South Beach Diet
The South Beach Diet is a popular fad diet developed by Arthur Agatston and promoted in a best-selling 2003 book. It emphasizes eating high-fiber, low-glycemic carbohydrates, unsaturated fats, and lean protein, and categorizes carbohydrates and fats as "good" or "bad". Like other fad diets, it may have elements which are generally recognized as sensible, but it promises benefits not backed by supporting evidence or sound science.
The diet has three stages, and gradually increases the proportion of carbohydrate consumed as it progresses while simultaneously decreasing the proportions of fat and protein. It includes a number of recommended foods such as lean meats and vegetables, and has a concept of "good" (mostly monounsaturated) fats. It makes no restriction on calorie intake, includes an exercise program, and is based around taking three main meals and two snacks per day.
The first stage of the diet aims for rapid weight loss (13 lbs in 2 weeks). According to the UK's National Health Service, (NHS) the severity of the first stage of the diet may result in the loss of some vitamins, minerals and fiber. The NHS reports that dietary restrictions during stage one may cause side effects including "bad breath, a dry mouth, tiredness, dizziness, insomnia, nausea and constipation." Such symptoms would be rectified once the less extreme phases of the diet then began.
Like other fad diets, the South Beach Diet has been marketed with bold claims that are not supported by evidence and with an unrealistic promise of easy weight loss. The book which promotes it also contains some incorrect and misleading information. Nevertheless, some aspects of the diet correspond with dietary advice which is recognized as sensible: its last two stages are sufficiently nutritious to be considered healthy. Like other high-fat diets, its short-term safety has been established, but its long-term safety has not.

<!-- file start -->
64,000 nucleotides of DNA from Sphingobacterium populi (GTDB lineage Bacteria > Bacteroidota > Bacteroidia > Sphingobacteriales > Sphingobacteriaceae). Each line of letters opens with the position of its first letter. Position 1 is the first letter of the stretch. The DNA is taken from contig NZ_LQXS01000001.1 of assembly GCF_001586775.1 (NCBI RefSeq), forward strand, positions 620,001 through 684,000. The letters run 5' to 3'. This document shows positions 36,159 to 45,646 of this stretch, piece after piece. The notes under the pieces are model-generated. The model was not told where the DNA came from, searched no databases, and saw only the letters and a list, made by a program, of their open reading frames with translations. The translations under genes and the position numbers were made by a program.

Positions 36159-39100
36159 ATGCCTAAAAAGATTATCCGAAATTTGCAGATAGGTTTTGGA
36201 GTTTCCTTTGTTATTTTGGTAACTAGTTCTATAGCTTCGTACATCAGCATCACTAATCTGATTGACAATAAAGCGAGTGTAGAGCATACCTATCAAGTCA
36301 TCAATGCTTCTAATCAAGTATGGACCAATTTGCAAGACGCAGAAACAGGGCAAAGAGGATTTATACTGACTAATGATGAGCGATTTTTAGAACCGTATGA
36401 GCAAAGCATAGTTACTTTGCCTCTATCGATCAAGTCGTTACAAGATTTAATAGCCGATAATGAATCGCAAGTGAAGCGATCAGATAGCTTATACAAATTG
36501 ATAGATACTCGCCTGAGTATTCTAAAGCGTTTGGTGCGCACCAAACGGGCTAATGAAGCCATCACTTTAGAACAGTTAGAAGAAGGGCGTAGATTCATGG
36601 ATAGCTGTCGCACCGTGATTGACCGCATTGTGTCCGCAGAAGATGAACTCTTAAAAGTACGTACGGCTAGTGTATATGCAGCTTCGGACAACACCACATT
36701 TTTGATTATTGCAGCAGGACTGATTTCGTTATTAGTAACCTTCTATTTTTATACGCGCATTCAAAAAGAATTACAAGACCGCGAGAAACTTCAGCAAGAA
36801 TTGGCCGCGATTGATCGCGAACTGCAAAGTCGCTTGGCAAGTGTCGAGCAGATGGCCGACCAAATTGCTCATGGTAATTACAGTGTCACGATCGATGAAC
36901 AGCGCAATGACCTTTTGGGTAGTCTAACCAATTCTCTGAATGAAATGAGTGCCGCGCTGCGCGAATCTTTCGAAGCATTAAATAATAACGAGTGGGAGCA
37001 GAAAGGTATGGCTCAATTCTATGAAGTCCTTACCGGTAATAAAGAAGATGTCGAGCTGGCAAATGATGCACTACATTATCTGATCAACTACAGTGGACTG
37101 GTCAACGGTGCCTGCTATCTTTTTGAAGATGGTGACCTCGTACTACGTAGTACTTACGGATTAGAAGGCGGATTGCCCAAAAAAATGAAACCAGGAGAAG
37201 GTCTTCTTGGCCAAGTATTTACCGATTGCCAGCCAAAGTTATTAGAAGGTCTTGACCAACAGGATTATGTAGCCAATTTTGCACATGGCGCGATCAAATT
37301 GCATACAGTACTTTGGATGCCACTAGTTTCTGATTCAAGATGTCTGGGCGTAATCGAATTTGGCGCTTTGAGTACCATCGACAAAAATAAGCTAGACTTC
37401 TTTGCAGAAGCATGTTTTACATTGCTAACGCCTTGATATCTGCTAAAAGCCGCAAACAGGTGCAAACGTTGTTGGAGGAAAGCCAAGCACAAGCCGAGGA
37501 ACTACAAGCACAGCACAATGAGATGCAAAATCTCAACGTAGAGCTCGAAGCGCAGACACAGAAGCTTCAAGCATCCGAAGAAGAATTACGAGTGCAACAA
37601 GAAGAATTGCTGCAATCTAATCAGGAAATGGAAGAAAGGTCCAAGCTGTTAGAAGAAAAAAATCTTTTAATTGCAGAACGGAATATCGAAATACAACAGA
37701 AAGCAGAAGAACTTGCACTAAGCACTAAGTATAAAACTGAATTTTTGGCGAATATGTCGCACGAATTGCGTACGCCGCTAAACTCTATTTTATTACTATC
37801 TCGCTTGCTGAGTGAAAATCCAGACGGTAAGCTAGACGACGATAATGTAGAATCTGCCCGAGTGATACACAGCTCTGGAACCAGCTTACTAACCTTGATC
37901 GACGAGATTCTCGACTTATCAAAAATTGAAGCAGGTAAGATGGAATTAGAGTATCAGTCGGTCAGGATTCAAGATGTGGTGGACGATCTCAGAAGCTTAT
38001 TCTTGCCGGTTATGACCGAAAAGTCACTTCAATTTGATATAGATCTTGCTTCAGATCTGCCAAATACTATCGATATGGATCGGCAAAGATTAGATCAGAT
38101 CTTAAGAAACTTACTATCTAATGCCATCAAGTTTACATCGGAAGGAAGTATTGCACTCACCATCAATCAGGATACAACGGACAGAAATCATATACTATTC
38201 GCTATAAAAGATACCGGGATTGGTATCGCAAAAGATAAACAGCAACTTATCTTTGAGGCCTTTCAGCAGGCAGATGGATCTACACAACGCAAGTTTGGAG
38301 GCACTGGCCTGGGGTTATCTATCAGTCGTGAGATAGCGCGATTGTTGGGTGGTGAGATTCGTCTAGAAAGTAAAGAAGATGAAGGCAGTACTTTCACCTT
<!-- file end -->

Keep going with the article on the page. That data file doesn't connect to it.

The diet is promoted as improving risk factors associated with cardiovascular disease, but the effectiveness for improving these risk factors is unclear because no evidence on its effects is available. A trial found no change in weight loss compared to usual care.
Difference from other low-carb diets
Many sources place the South Beach Diet on lists of "low carb" diets such as the Atkins Diet. While the South Beach diet does prohibit foods rich in simple carbohydrates such as white bread, white potatoes and white rice, it does not require dieters to forgo carbohydrates entirely or even measure their intake. Instead, it focuses on the "glycemic impact" (short term change in blood glucose) of foods. (Nutritionists continue, however, to question the net benefit of the first phase to dieters not affected by impaired glucose metabolism.) Many vegetables are permitted even in phase 1. Complex, fiber-rich carbohydrate sources such as brown rice and 100% whole grain bread are permitted during phase 2. Agatston has tried to distance the South Beach Diet from "low carb" approaches; in the South Beach Diet book he wrote: "It is my purpose to teach neither low-fat nor low-carb. I want you to learn to choose the right fats and the right carbs.":22–23
The South Beach Diet was developed in the mid-1990s by celebrity doctor Arthur Agatston with the assistance of Marie Almon, the former chief dietitian at Mount Sinai Medical Center in Miami Beach, Florida. Originally called the Modified Carbohydrate Diet, the plan was renamed the South Beach Diet after the South Beach neighborhood in Miami Beach near Agatston's practice.
The diet plan was initially developed for Agatston's own patients. Agatston noticed that the American Heart Association's then-recommended low-fat and high-carbohydrate diet was not lowering his patients' weight, cholesterol or blood sugar levels, but that his patients on the Atkins diet were experiencing weight loss. Unwilling to prescribe the Atkins approach to patients with cardiac issues due to the diet's allowance of saturated fat and limitation of carbohydrates containing fiber and other nutrients, Agatston referenced medical research to build an eating plan that categorized fats and carbohydrates as good or bad and emphasized lean protein and fiber.
The plan grew in popularity as a method of weight loss as Agatston reported the results at conferences and patients distributed photocopies outlining the diet throughout the late 1990s and early 2000s. In 1999 a Miami TV news show put people on the diet and broadcast the results, popularizing the diet locally.
The first book describing the diet, The South Beach Diet, was written by Agatston and was released in April 2003. By 2004 there about 8 million copies in print, a trade paperback South Beach Diet Good Fats/Good Carbs Guide had 3 million copies in print, and The South Beach Diet Cookbook went on sale with a printing of 1.75 million copies.